78.5 Miles (Plus 8.5 miles on the Approach Trail)
Being an avid hiker and having hiked all winter long, I started my thru-hike already bearing "hiking legs." My hiking companions would comment their envy when I told them I had no sore back or leg muscles whatsoever. My feet on the other hand, oh boy. My feet were not accustomed to the added weight on my back and they wholeheartedly revolted. I have NEVER had a problem with my feet getting blisters until I stepped foot on the Appalachian Trail. From day one, my feet blistered. Bad. Both of my heels split open by day six which earned me my trail name "Tip Toe" as I tip-toed my way down the steep hill that led into Dicks Creek Gap. It wasn't just my heels but also the tops, tips, bottoms and knuckles of my toes. It was a new kind of pain for me and I had to deal with it every single day until I got to Vermont. That's right, the blisters finally stopped in Vermont. They had mostly healed by the time I was leaving the Whites in New Hampshire. And nearly 3 months after having summitted Katahdin, the skin on my heels is still peeling a little bit. I quickly learned how to expertly tape my feet everyday. I factored it into my morning routine (and usually my lunchtime routine as well). I had to take a zero a week for the nearly the first half of the hike, to give my feet a day to literally air out. As you can imagine, the added expense of buying ointment, gauze, bandages and tape every week threw a little bit of a kink into my budget. $15-$20 a week adds up pretty quickly, especially when you have no income coming in!
For all of you aspiring thru-hikers-to-be out there, do not let this worry you! Most of my fellow hikers had no issues with anything but an occasional blister on their feet (well, they had issues, but not in this sense). For some reason my feet just wanted to rebel. I went through four different styles of shoes (Thank You Vasque Footwear) and even switched sizes. Nothing helped until one random day in Vermont when the blisters just stopped. It's very strange, I know.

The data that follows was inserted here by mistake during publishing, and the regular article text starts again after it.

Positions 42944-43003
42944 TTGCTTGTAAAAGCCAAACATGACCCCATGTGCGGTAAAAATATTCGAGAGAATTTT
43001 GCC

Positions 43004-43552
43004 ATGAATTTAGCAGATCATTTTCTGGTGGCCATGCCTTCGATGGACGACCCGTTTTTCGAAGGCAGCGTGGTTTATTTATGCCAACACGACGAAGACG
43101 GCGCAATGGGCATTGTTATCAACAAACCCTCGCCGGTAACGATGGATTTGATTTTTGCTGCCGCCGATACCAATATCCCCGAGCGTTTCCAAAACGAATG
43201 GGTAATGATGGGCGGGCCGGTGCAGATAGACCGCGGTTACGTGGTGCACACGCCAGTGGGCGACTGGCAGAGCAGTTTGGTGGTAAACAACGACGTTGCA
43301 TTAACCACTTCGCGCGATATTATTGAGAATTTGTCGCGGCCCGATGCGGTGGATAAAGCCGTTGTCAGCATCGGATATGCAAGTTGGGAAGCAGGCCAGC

Anyway....back to Georgia!
During my first week on trail, Mother Nature brought me a little bit of everything in the way of weather. It went from warm spring sunny days to cold and pouring rain. The day I hiked up Blood Mountain was cold, sunny and incredibly windy. The trail had ice and snow and the trees were all sparkly from the ice that clung to their branches. The following two days the mercury was pushing 80 degrees making it instantly feel like summer. And since it was spring and the trees had not yet sprouted leaves, there was no shade to be found except for the occasional shelter. Most hikers rolled into Hiawassee burnt to a crisp and dehydrated. Let the farmers tans begin!
I also noticed right away that there were no spruce trees anywhere. The only spruce forest south of Vermont on the Appalachian Trail is found on Roan Mountain in Tennessee which I will get into detail about in a later post. In New England the mountain scenery changes as one ascends and gains elevation. The trees found at lower elevations consists of mixed hardwoods while the trees at higher elevations consist of different types of evergreens. In the southern Appalachians the trees are all mostly mixed hardwoods with Rhododendron shrubs everywhere. The ridge lines up high are lined with tunnels of Rhododendrons and these tunnels are found down low too. They are giant Rhododendrons, not the small contained shrubs we see in front yards around New England, but huge tall clusters of them with a tunnel underneath. I felt like I was in a storybook on more than one occasion, a little hiker hiking through a giant's world.
The first couple of weeks of the Appalachian Trail were relatively smooth sailing. I was excited to be out there on the trail, meeting new people and experiencing new scenery. I gave hardly any thought to any pain I was experiencing and I kept telling myself that the blisters would just be a temporary thing (HA!). It truly was a honeymoon period. I would quickly learn upon entering North Carolina that the challenge was real, both physically and mentally, and that self doubt would surface and make me ask myself if I really had what it took to complete this thru-hike. Self doubt is a very scary thing, especially for someone who considers herself a strong and confident person. I had no idea the lessons I was about to learn. I had no idea how much this hike would change me as a person...
Some more pictures from Georgia...
I told you I was going to give you ALL the nasty details....HaHa!